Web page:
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With our investment news briefs, Money Morning provides investors with a quick overview of the most important investing news stories from all around the world.

More Insider Trading Arrests Coming; Icahn Offers CIT Bailout; Oil Pushes $80; Treasury Steps In To Support HFAs; N.Y. Times to Cut 100 Newsroom Jobs; Hasbro Shares Fall Amid Soft Sales, Inventory Concerns; Business IT Spending to Return to Growth in 2010

  • Federal investigators are planning to charge a minimum of 10 securities professionals for insider trading, Bloomberg News reported, citing people familiar with the matter. Some of those under investigations are linked to Galleon Group hedge fund manager Raj Rajaratnam, who was arrested Friday along with six others on charges of an insider trading scam that generated more than $25 million in illegal profits. Rajaratnam was originally going to be arrested this week as part of a broader sweep, but authorities expedited the process when they learned he bought a plane ticket to London on Thursday.
  • Billionaire investor Carl Icahn said he's willing to loan ailing commercial lender CIT Group Inc. (NYSE: CIT) $6 billion to replace the debt exchange offer the company is attempting as a last-ditch effort to avoid bankruptcy.  CIT acknowledged the letter stating Icahn's offer yesterday (Monday), saying it was the first indication it had of the outspoken investor's interest in providing alternative financing. Icahn said in a Bloomberg News interview there's "no question in my mind" he's CIT's largest shareholder, declining to say how much of the lender he held.
  • Light, sweet crude for November delivery yesterday (Monday) once again reached a 2009 high, rising 1.4% to $79.61 on the New York Mercantile Exchange (NYMEX). "Oil has broken out," said Phil Flynn, vice president at futures trading and research firm PFG BEST Research told MarketWatch, adding that crude could reach $80 soon. Still, analysts said last week that a 2008-like price spike was unlikely amid high inventories and sluggish demand in the United States.
  • The U.S. Treasury will begin purchasing securities from Fannie Mae (NYSE: FNM) and Freddie Mac (NYSE: FRE) that are backed by new housing bonds issued by local and state housing finance agencies (HFAs), which provide low-interest mortgages for low- and moderate-income families and fund the development of affordable rental housing. "Through the years, many low and moderate income Americans have been well served by state and local HFAs, but the housing downturn has hit these organizations too," said Treasury Secretary Timothy Geithner. Additionally, Fannie and Freddie will provide replacement credit and liquidity facilities available to HFAs that the Treasury says will help reduce the costs of maintaining existing financing for the HFAs.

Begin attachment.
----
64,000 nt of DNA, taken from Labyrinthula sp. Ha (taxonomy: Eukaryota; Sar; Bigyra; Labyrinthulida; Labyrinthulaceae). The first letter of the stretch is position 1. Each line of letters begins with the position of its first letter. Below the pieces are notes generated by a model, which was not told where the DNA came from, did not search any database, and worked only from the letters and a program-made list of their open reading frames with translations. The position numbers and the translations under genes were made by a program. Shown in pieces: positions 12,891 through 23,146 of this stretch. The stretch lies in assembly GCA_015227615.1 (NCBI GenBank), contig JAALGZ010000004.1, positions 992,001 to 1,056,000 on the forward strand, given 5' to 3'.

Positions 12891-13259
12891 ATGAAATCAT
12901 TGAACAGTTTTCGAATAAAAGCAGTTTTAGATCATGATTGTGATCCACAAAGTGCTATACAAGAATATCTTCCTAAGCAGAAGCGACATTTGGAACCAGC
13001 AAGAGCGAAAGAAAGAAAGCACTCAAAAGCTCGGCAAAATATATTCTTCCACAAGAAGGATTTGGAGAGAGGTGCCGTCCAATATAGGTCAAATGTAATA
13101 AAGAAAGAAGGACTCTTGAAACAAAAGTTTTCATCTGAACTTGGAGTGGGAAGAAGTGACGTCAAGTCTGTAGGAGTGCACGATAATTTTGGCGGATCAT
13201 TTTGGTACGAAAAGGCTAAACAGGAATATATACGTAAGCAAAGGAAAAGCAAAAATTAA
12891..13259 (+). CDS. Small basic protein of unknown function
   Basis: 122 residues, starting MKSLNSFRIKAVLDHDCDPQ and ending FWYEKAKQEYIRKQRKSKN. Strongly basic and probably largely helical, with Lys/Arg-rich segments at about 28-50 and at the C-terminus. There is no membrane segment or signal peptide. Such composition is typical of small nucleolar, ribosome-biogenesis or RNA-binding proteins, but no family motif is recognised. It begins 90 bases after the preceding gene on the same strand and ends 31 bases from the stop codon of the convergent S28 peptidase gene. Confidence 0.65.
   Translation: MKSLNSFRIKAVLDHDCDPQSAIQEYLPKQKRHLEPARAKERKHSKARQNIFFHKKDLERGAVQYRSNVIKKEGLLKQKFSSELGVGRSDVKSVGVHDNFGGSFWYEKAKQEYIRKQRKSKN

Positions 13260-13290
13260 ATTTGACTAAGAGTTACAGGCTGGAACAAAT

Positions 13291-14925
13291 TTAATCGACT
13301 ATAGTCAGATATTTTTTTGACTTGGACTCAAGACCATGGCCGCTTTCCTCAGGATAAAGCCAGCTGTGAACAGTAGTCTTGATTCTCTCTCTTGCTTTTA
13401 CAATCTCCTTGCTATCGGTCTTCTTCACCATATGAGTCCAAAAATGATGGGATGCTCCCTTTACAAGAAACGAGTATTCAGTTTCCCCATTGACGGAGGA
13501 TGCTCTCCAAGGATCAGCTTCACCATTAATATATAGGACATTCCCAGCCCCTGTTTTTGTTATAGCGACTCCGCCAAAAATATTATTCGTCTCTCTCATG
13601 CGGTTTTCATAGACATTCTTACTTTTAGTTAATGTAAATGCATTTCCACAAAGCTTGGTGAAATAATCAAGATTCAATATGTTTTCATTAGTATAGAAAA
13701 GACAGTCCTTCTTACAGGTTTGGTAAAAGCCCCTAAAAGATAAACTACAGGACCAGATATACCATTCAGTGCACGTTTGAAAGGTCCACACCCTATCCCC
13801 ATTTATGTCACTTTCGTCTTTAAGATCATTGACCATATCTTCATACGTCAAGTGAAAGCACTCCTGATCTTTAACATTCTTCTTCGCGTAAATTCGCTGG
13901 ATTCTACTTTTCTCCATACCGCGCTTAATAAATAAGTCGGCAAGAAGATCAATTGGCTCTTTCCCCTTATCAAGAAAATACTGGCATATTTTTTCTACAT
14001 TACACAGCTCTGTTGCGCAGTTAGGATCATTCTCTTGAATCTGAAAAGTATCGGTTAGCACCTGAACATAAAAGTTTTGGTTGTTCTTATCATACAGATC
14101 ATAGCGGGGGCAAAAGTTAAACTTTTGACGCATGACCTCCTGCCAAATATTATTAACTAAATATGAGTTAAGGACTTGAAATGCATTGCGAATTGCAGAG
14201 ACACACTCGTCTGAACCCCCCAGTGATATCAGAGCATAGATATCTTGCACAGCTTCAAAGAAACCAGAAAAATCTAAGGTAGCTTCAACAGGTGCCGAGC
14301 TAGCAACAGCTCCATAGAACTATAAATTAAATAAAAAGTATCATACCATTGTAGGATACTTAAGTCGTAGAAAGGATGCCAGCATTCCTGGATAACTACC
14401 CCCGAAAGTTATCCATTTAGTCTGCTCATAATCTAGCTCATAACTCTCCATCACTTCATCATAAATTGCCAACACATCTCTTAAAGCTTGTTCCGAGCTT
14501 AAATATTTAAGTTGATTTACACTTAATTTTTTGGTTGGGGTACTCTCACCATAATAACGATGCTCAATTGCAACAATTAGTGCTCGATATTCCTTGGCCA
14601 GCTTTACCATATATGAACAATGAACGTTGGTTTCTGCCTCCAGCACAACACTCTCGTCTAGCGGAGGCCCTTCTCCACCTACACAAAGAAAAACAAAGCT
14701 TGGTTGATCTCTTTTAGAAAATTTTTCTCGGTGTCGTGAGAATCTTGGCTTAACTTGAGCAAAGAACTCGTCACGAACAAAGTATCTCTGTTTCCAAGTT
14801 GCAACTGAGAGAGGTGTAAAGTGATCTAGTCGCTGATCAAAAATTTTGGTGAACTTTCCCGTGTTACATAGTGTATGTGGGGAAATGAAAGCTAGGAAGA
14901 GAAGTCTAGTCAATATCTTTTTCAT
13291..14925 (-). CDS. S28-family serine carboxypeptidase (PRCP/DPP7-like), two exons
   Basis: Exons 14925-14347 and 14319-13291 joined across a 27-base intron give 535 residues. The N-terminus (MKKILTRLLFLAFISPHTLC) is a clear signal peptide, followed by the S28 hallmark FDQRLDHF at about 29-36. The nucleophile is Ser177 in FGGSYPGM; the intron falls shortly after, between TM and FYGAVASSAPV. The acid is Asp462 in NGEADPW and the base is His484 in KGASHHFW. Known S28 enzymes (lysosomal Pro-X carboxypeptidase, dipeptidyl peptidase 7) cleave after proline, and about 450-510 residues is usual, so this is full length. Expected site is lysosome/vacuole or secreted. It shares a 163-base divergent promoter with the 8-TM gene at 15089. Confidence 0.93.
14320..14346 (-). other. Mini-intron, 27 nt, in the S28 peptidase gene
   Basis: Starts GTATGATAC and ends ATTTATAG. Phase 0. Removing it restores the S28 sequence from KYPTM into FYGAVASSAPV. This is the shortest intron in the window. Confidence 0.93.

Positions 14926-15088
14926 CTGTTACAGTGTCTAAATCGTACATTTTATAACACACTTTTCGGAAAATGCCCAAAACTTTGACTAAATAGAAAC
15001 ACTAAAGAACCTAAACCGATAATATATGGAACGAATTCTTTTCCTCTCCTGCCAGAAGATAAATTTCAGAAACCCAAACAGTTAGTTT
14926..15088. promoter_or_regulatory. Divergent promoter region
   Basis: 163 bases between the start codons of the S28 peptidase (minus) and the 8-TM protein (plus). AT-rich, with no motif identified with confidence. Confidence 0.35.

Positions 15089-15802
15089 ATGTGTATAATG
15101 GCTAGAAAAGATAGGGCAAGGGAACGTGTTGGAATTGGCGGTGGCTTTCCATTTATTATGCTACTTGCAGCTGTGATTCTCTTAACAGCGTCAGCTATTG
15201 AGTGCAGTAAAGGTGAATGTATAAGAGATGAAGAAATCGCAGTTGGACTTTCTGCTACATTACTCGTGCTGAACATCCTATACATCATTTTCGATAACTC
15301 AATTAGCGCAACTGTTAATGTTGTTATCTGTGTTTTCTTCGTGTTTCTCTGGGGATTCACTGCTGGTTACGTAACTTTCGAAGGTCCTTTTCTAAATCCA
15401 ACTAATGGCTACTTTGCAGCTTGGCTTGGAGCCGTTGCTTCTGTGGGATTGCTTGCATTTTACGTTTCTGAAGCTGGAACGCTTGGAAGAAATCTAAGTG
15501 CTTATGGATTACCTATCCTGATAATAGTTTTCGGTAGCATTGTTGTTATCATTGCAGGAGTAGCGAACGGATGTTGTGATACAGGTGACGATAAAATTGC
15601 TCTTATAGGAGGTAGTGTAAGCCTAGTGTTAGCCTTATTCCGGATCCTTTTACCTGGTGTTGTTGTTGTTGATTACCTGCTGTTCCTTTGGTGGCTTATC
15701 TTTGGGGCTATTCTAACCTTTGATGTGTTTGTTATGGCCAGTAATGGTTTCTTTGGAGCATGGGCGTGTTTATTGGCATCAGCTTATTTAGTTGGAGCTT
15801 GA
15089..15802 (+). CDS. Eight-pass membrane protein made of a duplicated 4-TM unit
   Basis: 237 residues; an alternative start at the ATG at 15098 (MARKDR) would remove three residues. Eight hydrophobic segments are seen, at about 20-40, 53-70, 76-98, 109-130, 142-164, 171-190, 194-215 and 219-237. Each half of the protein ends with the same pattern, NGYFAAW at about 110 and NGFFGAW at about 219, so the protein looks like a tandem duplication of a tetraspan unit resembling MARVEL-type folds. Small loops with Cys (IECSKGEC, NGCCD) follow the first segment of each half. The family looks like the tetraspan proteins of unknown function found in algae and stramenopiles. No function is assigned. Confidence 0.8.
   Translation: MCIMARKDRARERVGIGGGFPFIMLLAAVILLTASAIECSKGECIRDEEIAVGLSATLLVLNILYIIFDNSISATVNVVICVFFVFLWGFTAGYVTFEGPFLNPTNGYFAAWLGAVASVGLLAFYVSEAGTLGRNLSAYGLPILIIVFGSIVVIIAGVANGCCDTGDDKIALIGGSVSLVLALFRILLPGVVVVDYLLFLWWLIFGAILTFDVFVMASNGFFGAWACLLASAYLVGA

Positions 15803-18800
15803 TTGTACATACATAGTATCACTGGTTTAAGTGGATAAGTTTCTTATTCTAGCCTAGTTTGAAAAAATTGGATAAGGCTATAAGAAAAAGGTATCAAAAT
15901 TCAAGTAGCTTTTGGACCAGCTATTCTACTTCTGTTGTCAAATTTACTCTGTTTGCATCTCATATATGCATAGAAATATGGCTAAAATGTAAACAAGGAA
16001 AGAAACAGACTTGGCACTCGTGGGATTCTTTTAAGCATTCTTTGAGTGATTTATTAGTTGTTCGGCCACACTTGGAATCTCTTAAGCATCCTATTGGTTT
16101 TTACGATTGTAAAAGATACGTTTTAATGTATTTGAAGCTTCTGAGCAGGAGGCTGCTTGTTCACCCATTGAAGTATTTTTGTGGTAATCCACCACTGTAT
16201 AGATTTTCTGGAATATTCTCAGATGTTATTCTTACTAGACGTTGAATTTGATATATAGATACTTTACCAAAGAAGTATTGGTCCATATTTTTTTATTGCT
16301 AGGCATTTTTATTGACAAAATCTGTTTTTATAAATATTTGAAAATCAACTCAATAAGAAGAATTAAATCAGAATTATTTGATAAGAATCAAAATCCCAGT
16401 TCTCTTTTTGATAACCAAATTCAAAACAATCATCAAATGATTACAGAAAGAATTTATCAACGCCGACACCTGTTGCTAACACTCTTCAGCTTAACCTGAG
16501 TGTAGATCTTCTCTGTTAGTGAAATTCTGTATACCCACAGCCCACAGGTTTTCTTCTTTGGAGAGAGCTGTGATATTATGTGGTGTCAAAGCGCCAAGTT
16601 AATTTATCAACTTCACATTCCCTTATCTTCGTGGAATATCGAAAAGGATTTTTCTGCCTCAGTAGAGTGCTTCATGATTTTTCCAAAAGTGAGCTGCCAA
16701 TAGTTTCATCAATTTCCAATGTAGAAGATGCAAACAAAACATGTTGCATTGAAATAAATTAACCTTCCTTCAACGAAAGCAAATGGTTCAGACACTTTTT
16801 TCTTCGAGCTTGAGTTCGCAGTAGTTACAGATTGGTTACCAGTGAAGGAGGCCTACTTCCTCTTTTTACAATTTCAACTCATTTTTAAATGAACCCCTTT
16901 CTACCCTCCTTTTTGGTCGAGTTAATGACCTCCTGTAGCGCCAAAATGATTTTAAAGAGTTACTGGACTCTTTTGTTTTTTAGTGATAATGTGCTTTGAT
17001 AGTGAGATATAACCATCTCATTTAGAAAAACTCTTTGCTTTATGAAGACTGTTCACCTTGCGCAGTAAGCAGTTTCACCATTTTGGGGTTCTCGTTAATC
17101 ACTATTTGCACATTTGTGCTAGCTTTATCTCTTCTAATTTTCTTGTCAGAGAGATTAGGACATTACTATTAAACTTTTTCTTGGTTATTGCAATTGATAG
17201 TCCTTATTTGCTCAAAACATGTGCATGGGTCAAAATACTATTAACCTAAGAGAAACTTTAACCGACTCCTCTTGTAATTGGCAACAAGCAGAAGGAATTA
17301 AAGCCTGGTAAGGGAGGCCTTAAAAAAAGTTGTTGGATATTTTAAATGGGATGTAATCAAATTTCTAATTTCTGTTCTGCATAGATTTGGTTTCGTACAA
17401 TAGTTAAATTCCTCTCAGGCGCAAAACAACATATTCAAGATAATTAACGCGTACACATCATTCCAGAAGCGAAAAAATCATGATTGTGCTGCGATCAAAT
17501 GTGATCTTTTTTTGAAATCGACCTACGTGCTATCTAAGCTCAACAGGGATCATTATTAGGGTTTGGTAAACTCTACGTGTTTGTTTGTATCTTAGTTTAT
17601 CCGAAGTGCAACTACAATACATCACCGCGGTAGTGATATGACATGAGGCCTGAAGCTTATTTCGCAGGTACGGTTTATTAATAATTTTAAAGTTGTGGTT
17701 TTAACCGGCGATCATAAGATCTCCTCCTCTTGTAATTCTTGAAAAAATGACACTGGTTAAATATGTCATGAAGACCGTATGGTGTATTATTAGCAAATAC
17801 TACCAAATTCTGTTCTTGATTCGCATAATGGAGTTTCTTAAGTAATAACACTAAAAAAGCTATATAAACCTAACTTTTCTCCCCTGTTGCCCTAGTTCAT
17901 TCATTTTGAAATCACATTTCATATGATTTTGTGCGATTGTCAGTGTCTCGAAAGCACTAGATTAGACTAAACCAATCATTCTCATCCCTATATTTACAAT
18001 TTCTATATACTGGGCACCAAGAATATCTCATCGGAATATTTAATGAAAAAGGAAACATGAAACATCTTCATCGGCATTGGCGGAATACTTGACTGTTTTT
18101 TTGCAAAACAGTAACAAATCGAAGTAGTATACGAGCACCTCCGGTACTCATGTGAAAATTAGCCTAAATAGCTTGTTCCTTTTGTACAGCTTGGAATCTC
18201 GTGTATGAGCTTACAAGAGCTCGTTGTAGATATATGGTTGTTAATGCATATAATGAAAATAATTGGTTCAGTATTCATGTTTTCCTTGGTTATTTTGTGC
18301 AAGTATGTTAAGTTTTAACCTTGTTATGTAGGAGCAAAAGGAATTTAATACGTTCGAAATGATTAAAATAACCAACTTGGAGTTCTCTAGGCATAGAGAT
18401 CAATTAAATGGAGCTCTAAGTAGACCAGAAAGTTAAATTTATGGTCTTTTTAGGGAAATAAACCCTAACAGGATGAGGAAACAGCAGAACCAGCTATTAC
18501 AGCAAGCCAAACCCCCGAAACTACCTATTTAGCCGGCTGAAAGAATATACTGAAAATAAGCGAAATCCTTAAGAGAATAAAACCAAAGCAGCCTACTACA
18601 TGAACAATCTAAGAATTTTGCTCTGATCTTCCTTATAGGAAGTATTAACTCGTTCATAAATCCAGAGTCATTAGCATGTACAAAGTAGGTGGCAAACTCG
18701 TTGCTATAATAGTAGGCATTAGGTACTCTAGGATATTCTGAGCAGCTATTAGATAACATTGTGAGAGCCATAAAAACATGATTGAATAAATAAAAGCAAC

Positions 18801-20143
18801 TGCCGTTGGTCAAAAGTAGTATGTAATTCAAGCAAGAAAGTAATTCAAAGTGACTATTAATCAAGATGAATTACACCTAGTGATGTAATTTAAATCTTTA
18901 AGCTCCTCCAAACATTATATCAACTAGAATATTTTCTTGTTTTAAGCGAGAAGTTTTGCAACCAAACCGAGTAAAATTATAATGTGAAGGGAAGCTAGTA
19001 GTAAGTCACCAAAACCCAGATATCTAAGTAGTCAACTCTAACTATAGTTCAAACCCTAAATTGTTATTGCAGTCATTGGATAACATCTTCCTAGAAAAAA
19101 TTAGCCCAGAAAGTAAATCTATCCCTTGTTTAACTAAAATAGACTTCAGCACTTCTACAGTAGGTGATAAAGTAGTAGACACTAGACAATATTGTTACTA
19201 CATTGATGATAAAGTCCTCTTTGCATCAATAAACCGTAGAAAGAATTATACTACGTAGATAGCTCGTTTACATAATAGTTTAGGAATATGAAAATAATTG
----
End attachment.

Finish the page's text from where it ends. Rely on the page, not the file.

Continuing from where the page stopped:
• The New York Times Co. (NYSE: NYT) plans to eliminate 100 newsroom jobs at its flagship newspaper, offering buyouts to both union and non-union employees, The New York Times reported. Should not enough people take the buyouts, the newspaper will resort to layoffs. The move mirrors one The Times made in the spring of 2008, in which the paper eliminated 100 newsroom jobs, including 15 to 20 journalists. Newspapers are being forced to find new revenue streams amid declining ad revenue, which plunged 16.7% industry-wide last year.
  • Shares of Hasbro Inc. (NYSE: HAS) fell 3.73% to close yesterday (Monday) at $28.42 after soft sales and growing concerns over shrinking retail inventories. The toy maker reported a net income of $150.4 million, or 99 cents a share on revenue of $1.28 billion for the quarter ended Sept. 27. That compares to a net income of $138.2 million, or 89 cents a share on revenue of $1.30 billion in the same quarter last year. Rival Mattel Inc. (NYSE: MAT) said retail inventories have fallen by "double digits" compared to this time last year, MarketWatch reported.
  • Market research firm Gartner Inc. (NYSE: IT) said it expects business IT spending to fall 6.9% this year, the worst drop on record. The industry will return to growth next year, with spending totaling $3.3 trillion, a 3.3% rise from this year. "While the IT industry will return to growth in 2010, the market will not recover to 2008 revenue levels before 2012," said Peter Sondergaard, senior vice president at Gartner and global head of research. "2010 is about balancing the focus on cost, risk, and growth." In the meantime, technology companies will rely on consumer spending to carry them through the worst economic downturn since World War II.

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